The day after Christmas my uncle, Blaine Nay, passed away unexpectedly, but peacefully. He was only 58 years old, but they found he had a congenital heart defect. He laid down and his heart simply stopped.
Uncle Blaine deserved a peaceful transition out of this life because in this life he was a peacemaker.
He was kind, sweet and gentle. He loved corny jokes, funny pranks, the outdoors, and children.
Though I did not have a lot of contact with him as an adult, when I was a kid my Uncle Blaine was one of my favorite relatives. He could do all of the Muppet voices and did shows for us. He even looked kinda like a Muppet. He had curly red hair and a mustache and he could wiggle his ears. He could also do very realistic animal noises. The horse was his best. He said it was because his last name was Nay.
He often said if he was supposed to become like a little child in order to live with God again, then he just as well spend his time with children in order to do so.
Primary and Scout leaders fought over who got to have him serve in their organization.
His favorite calling was in the nursery. He was known as “Nursery Grandpa.” I can just see him performing Muppet shows for those lucky little kids.
My aunt asked me to sing at his funeral. I was honored, and terrified. I’ve sung at many funerals for both people I know and love, and people I’ve never even met. It’s hard either way. There in front of you sits a whole audience of people sniffling, wiping their cheeks and looking up at you with tears in their eyes. It’s brutal. The only way to get through is not to look at anyone while you sing. You find a brick on the back wall and sing to that.
The song my aunt chose was In This Very Room, which is one of my favorite songs, but it’s a serious tear jerker. Forget a funeral setting, that song can bring tears to your eyes even if you’re surrounded by clowns and balloons in a house made of candy.
I practiced and practiced. I wanted the song to become automatic, like I was a singing machine so I wouldn’t have to think about the words and their tender message.
The viewing was beautiful torture. I was determined not to let my emotions get the better of me. If I lost it early there was no hope of regaining composure enough to sing. I hugged my cousins. I fought back tears. I hugged my grandparents. I fought back tears. I hugged my aunt. I fought and fought back tears, but a few slipped out. I left the room quickly to practice my song some more and turn back into a singing machine.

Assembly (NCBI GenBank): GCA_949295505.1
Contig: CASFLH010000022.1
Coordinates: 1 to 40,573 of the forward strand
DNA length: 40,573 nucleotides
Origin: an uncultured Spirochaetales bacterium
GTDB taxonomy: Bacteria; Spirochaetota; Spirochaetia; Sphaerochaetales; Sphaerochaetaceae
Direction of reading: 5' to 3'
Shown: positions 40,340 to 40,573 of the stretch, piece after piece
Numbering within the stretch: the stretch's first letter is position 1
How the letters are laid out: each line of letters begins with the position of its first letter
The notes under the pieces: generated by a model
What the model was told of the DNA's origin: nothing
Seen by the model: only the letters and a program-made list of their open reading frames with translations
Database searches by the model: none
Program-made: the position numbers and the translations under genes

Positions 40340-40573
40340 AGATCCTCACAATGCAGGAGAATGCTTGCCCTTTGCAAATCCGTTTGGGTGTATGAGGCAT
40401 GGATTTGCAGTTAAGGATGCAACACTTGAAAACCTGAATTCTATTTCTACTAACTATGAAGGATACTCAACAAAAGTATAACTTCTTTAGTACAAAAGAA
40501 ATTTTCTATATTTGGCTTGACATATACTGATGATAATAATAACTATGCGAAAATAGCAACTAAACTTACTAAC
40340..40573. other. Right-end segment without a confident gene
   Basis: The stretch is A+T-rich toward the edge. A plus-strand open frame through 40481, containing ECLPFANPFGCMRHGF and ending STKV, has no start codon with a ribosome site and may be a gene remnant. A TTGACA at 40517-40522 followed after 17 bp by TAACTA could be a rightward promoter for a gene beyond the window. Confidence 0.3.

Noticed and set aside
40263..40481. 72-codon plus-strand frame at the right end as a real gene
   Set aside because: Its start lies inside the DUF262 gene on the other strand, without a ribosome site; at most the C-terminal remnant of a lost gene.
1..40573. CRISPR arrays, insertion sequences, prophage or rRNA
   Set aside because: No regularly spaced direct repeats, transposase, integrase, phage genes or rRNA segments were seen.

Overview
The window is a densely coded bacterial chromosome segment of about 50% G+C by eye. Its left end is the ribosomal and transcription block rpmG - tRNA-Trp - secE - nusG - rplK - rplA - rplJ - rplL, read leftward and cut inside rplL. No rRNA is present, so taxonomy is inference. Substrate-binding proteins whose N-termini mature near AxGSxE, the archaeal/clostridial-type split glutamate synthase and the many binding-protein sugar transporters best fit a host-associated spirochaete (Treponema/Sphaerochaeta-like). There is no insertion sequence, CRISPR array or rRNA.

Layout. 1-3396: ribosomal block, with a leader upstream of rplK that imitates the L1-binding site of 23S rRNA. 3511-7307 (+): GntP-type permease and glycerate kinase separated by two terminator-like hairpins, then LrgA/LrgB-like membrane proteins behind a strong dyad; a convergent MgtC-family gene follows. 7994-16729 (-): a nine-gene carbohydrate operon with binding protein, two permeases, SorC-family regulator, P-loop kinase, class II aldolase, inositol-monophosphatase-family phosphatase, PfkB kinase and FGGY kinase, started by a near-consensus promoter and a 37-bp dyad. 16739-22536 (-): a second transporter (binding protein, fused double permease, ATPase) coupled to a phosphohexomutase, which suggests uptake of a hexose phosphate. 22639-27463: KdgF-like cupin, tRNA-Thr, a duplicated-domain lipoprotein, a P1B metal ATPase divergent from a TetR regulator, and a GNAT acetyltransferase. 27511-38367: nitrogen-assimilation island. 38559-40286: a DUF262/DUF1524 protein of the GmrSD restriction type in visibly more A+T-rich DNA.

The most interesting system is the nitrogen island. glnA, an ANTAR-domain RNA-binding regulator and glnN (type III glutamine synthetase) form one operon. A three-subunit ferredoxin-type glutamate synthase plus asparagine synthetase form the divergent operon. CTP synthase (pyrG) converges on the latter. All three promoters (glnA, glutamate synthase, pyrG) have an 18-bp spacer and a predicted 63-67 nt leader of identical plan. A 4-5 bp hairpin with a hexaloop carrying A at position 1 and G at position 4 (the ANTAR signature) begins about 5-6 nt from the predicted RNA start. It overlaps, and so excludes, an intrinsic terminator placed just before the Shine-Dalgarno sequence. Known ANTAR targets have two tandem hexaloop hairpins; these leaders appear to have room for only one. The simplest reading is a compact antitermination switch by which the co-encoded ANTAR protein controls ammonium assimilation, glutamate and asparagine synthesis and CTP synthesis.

He was smiling. I know that sounds odd, but he was. Most of the time the person looks peaceful but solemn. Uncle Blaine actually had a pleasant little smile under that cute red mustache. It was perfect. He looked like a Muppet taking a happy nap – a lovely way to remember him.
The service was inspiring – full of great tributes to him as a husband, father, grandfather, hard worker, scout leader, Nursery Grandpa, and on and on. One of his sons chose to speak on the lighter side because he said, “Dad loved good humor. He’s probably sitting on the back row and if I don’t tell funny stories he’ll fall asleep at his own funeral.”
Right in front of me was a flower arrangement given by his employer. Blaine worked in construction and they had arranged an array of wild flowers around his work belt and boots. I fought back tears.
When it was my turn, I got up and sang to a brick on the back wall.
In this very room there’s quite enough love for all of us.
And in this very room there’s quite enough joy for all of us.
And there’s quite enough hope, and quite enough power, to chase away any gloom.
For Jesus, Lord Jesus, is in this very room.
After the last note, I looked at my aunt and winked. Then I went back to my seat.
I don’t know if I’m becoming like a child as I should, but at that moment I cried like one.
My tears were not for Blaine. I think his heart stopped because it had already reached its capacity for love. My tears were for those of us left behind here on Earth who are still trying to let go of our stubborn, prideful ways and become more meek and submissive, like a little child – like Blaine.
Do you think perhaps there is hope for a willful adult who has a childlike love for the Muppets?
I think the answer is, “Nay.”